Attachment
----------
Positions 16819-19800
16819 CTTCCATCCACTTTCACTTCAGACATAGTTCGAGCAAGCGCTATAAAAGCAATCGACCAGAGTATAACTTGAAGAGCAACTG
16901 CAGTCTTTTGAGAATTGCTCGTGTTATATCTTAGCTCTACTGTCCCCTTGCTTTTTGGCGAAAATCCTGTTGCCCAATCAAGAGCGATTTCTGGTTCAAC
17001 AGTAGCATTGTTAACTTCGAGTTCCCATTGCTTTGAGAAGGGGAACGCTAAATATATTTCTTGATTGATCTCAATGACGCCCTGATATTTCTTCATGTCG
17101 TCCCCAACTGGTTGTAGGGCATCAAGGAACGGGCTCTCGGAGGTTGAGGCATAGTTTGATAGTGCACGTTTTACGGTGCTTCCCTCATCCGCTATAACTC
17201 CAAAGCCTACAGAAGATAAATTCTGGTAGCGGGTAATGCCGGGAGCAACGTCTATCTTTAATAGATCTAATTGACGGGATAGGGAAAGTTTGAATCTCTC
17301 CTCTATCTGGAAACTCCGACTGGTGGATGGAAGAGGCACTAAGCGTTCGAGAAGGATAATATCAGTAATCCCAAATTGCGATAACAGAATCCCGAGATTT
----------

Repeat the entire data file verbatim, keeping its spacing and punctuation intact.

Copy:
Positions 16819-19800
16819 CTTCCATCCACTTTCACTTCAGACATAGTTCGAGCAAGCGCTATAAAAGCAATCGACCAGAGTATAACTTGAAGAGCAACTG
16901 CAGTCTTTTGAGAATTGCTCGTGTTATATCTTAGCTCTACTGTCCCCTTGCTTTTTGGCGAAAATCCTGTTGCCCAATCAAGAGCGATTTCTGGTTCAAC
17001 AGTAGCATTGTTAACTTCGAGTTCCCATTGCTTTGAGAAGGGGAACGCTAAATATATTTCTTGATTGATCTCAATGACGCCCTGATATTTCTTCATGTCG
17101 TCCCCAACTGGTTGTAGGGCATCAAGGAACGGGCTCTCGGAGGTTGAGGCATAGTTTGATAGTGCACGTTTTACGGTGCTTCCCTCATCCGCTATAACTC
17201 CAAAGCCTACAGAAGATAAATTCTGGTAGCGGGTAATGCCGGGAGCAACGTCTATCTTTAATAGATCTAATTGACGGGATAGGGAAAGTTTGAATCTCTC
17301 CTCTATCTGGAAACTCCGACTGGTGGATGGAAGAGGCACTAAGCGTTCGAGAAGGATAATATCAGTAATCCCAAATTGCGATAACAGAATCCCGAGATTT